How Many Minutes Should You Use Red Light Therapy For? Why Time is So Important.

dosage, dose, minutes, photobiomodulation, red light panel, red light therapy, seconds, time -

How Many Minutes Should You Use Red Light Therapy For? Why Time is So Important.

How long should you use red light therapy? We know that the amount of time is connected to the dose of photobiomoduation. Which is critical to proper use and effectiveness.

But we think that time plays a much bigger role in effectiveness than you are being told.

A quick recap, here is the simple formula for red light therapy dosing.

Dose (J/cm^2) = Intensity (mW/cm^2) ÷ 1000 * Time (Seconds)

Theoretically, we could just focus what we call the dose.

Two-Dimensional Dosing Theory:

The dose relates to the biological effect of red light therapy.

  • Too little dose gets no response.
  • Too much dose gets an inhibitory response.
  • In the middle, a stimulatory response.

You might have seen this dosing curve, which also describes the biphasic dose response curve.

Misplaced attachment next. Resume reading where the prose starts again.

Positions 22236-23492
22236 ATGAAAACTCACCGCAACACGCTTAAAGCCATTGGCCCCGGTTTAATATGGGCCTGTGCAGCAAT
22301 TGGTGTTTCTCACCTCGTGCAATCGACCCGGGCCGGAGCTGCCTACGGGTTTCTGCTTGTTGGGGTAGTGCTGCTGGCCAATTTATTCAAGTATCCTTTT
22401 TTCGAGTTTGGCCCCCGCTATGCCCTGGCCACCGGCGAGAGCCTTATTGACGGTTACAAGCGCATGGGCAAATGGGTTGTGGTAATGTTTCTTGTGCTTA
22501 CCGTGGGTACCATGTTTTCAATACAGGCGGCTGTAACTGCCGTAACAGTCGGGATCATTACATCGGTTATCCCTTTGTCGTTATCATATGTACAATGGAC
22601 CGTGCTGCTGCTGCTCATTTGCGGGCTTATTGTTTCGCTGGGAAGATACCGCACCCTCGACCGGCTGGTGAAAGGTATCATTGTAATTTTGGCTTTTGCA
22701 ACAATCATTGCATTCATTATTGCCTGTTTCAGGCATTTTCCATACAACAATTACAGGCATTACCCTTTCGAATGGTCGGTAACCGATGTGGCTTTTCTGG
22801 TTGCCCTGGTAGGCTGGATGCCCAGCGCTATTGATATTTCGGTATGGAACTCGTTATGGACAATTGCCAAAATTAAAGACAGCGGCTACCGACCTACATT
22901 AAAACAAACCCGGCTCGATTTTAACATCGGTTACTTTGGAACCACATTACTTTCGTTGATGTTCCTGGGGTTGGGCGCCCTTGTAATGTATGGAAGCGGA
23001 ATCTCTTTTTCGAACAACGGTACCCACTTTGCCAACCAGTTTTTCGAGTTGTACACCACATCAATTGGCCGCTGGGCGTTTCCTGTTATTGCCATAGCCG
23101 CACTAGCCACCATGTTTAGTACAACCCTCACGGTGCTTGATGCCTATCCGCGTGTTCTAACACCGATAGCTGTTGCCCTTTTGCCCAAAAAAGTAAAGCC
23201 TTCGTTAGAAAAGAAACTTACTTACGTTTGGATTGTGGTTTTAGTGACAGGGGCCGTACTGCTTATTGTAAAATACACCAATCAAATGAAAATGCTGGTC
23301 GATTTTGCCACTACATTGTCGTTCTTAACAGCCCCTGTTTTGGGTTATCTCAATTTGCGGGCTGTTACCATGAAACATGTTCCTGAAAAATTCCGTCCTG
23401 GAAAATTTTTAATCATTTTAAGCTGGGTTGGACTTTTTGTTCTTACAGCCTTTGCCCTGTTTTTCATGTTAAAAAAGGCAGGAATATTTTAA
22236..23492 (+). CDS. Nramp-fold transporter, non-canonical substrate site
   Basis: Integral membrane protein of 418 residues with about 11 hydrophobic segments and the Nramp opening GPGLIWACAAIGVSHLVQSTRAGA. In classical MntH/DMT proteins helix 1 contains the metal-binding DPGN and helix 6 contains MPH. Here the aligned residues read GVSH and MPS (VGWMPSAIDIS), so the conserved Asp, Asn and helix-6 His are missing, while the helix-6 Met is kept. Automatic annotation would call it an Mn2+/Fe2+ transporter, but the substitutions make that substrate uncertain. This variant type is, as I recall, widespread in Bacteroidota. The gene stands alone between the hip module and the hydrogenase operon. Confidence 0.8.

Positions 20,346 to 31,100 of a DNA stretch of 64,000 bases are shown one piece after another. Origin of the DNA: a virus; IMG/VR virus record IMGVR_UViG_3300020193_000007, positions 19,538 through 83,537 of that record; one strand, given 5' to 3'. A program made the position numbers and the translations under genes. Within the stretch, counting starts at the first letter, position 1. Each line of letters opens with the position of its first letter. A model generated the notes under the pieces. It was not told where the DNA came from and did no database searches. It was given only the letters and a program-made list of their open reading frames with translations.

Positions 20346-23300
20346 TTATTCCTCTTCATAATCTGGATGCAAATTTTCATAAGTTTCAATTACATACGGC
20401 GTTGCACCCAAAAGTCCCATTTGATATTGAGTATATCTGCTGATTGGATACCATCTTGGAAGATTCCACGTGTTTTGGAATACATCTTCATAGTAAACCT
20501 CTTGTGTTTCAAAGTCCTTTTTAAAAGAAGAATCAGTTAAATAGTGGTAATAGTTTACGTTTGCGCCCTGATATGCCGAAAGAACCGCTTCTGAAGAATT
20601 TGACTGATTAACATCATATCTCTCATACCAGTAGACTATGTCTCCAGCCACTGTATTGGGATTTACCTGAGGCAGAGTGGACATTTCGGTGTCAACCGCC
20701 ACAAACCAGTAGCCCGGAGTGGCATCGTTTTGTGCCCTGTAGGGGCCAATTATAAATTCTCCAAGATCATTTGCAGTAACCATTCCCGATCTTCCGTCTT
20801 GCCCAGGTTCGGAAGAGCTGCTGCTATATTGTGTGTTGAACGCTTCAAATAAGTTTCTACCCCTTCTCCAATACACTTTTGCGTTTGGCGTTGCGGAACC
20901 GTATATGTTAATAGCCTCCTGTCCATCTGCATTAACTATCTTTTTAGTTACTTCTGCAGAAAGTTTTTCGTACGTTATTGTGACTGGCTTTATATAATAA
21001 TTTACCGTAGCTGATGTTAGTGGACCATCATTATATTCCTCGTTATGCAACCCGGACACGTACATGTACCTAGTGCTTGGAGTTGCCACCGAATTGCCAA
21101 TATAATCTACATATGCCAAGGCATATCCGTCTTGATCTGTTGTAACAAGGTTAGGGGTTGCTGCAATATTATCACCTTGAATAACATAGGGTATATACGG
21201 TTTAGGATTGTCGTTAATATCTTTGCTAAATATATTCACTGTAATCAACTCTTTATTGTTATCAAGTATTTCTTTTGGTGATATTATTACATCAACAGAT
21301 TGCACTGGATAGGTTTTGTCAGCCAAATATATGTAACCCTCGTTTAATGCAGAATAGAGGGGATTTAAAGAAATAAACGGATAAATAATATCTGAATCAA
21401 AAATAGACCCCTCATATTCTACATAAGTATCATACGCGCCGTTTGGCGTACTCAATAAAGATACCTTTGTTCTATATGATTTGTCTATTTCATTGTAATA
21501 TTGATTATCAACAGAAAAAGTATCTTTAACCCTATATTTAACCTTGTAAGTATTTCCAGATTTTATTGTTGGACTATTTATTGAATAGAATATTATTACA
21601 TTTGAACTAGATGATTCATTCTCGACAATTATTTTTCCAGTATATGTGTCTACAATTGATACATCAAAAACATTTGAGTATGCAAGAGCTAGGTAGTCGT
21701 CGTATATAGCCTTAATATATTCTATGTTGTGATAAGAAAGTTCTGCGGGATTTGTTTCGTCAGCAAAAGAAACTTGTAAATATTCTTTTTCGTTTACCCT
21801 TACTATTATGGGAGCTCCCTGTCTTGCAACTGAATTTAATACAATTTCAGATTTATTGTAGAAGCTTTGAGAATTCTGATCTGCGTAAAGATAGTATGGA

Biphasic Dose Response Red Light Therapy LLLT too much photobiomodulation

Usually we want to land our dose somewhere in the peak of that stimulatory range when timing our doses. This way to get the cellular benefits that are often talked about with red light therapy.

Is going faster better?

The Bunsen-Rosco Law of reciprocity implies that you can achieve the same results as long as you reach the proper dose, regardless of intensity or time.

In terms of time, this means we could:

  • Use a high intensity for a short amount of time.


  • Use a low intensity for a longer amount of time.

Both ways would theoretically produce the same effect.

This theory is a marketing gold mine - since companies can easily market high intensity panels and claim they offer a theraputic dose faster.

Who wouldn't want to "save time" by getting a high intensity panel? Unfortunately, we are missing an entire dimension to this theory. 

Can you Have Too Much?

The old adage goes "too much of a good thing can be bad for you" - is certainly true for red light therapy.